Is it surprising that these characters are all miserable human beings? Faye is a petulant little girl, grotesque in spite of her beauty. Her dreams of stardom would be endearing if they weren't so thoughtless. Tod (whose name is spelled the same way as the German word for death AHEM) is convinced he's in love with Faye, but he also repeatedly wishes he had the "courage" to rape her. Homer is particularly frightening: a tightly wound time bomb, whose loneliness is as relentless as it is incurable. West's account of the emptiness of his life is deeply unsettling. There's also a vicious child actor, his inevitable stage mother who makes him perform sexually suggestive songs for Tod and Homer, two men who stage cockfights in Homer's garage, and Faye's alcoholic father, whose dreams of performing Shakespeare ended in a doomed vaudeville career. And then there are those who crowd the city streets and flood movie premiers, the locusts of the title, who "come to California to die," and ultimately discover what terrible things can happen when large groups of people are possessed by a single idea.

What especially fascinated me about The Day of the Locust, and made me want to follow these unlikable characters on their journey, was West's use of what can only be called realistic surrealism. There's that old saying that fiction has to make sense; real life doesn't. Nothing fantastic happens in this book, but everything is imbued with a kind of strangeness, made all the more eerie by the fact that it can actually happen. Homer's nervous tics and Tod's Goya-inspired drawings. The too-mature words of a kid too young to understand what he's saying (who hasn't seen that before?). A wealthy movie man who builds a model of a dead horse in his swimming pool because he is just that wealthy. A realistic (read: gory) depiction of a cockfight. The canyons and hills and constant sunshine of California. It all contributes to a sense of uncomfortable unreality, but it all can (and does) really happen. Many scenes were inspired by West's own experiences as a Hollywood screenwriter. The Day of the Locust doesn't even feel like a story half the time. It feels like real life, and this just makes it scarier. And what better setting than Hollywood where reality and fantasy exist side by side until you can't tell where one ends and the other begins? The Day of the Locust explores the uncanny, decadent world of the movies and the effect they have on us. When we go to the movies, we know it's all fake and we accept it, but we still expect reality to measure up. And we get mad when it doesn't.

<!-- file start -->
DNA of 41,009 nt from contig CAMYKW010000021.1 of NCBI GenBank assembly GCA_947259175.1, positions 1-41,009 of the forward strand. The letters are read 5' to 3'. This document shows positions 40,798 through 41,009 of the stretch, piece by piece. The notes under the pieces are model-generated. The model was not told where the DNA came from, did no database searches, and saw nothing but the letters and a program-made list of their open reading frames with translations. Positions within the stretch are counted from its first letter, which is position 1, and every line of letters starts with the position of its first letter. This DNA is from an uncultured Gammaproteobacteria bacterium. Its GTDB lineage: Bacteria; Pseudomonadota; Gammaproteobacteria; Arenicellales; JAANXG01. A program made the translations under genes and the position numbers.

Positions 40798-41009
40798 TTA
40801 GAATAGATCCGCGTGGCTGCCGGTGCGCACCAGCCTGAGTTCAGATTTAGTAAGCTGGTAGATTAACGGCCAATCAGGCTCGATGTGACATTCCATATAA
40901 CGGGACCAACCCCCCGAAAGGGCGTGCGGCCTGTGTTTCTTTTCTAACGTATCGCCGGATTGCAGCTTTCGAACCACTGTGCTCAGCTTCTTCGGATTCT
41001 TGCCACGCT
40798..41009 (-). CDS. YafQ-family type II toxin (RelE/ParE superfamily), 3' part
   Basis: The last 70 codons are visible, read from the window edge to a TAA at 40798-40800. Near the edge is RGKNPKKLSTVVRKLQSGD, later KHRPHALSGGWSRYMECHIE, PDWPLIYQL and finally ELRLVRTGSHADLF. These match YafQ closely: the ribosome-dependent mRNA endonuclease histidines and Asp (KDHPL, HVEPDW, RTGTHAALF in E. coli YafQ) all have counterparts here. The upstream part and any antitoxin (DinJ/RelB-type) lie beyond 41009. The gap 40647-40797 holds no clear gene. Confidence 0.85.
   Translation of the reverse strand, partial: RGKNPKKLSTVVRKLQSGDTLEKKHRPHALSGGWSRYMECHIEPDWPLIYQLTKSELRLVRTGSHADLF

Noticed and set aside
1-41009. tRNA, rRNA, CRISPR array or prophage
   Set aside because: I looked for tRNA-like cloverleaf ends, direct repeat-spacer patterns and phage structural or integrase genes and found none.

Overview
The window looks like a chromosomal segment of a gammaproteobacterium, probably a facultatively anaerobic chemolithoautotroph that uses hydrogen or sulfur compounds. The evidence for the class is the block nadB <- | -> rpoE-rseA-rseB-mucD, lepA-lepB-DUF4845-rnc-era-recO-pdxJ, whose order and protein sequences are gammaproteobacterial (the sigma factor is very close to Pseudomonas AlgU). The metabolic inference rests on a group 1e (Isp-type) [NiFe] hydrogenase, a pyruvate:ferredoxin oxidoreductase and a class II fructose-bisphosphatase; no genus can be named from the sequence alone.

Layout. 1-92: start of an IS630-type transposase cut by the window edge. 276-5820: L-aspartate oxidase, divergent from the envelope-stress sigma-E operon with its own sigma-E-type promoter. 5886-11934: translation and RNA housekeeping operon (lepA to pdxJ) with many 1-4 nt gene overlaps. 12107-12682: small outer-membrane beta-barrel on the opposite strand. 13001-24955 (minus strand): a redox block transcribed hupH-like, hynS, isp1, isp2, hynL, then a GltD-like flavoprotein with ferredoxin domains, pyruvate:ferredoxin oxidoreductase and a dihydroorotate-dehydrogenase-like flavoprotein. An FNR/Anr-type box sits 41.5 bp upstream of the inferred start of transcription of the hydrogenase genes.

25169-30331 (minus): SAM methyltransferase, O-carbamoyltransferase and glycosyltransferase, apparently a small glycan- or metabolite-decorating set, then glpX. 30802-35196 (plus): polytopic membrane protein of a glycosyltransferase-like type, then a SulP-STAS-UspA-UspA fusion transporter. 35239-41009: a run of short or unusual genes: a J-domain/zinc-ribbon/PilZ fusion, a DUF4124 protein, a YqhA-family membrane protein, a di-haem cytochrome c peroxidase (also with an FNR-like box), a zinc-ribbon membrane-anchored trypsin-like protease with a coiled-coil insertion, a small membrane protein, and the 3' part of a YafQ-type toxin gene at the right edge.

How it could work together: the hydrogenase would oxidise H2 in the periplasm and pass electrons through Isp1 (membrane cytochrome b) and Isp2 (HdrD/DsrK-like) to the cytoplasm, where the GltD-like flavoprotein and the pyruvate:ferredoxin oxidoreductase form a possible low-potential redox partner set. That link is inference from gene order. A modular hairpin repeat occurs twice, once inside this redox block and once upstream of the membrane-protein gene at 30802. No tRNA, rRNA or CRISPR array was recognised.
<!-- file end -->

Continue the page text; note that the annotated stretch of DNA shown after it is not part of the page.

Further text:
This is a great book. Nathanael West's writing is simple and beautiful even as it describes the most horrific behavior. It's also very (darkly) funny, and incredibly disturbing. Now remembered as one of the most important writers of the 1930's, West didn't achieve commercial success in his own time, constantly overshadowed by his good friend, F. Scott Fitzgerald. The Day of the Locust is now considered the best book ever written about Hollywood. It also makes a fitting metaphor for the rise of the Third Reich (remember what I said about Tod's name?) and is definitely worth the read. The last line (which I don't dare spoil) is one of the creepiest I've ever read.

Unfortunately, West never lived to see his book achieve the status it has. He died, along with his wife, Eileen McKenney, in a car accident on December 22, 1940--the day after F. Scott Fitzgerald. He was 37.

Inevitably (and perhaps ironically), The Day of the Locust was made into a movie in 1975. Like its spiritual cousin, Horace McCoy's They Shoot Horses, Don't They, it was too depressing (and truthful) to be filmed in its own decade, so they had to wait until America was ready to be more honest with itself. I haven't seen the movie yet so I can't vouch for it, but the trailer makes it look really good (and faithful to the book). Let it double here as a book trailer if you're interested.

One question remains, however: did it have a fancy premier?

No comments:

Post a Comment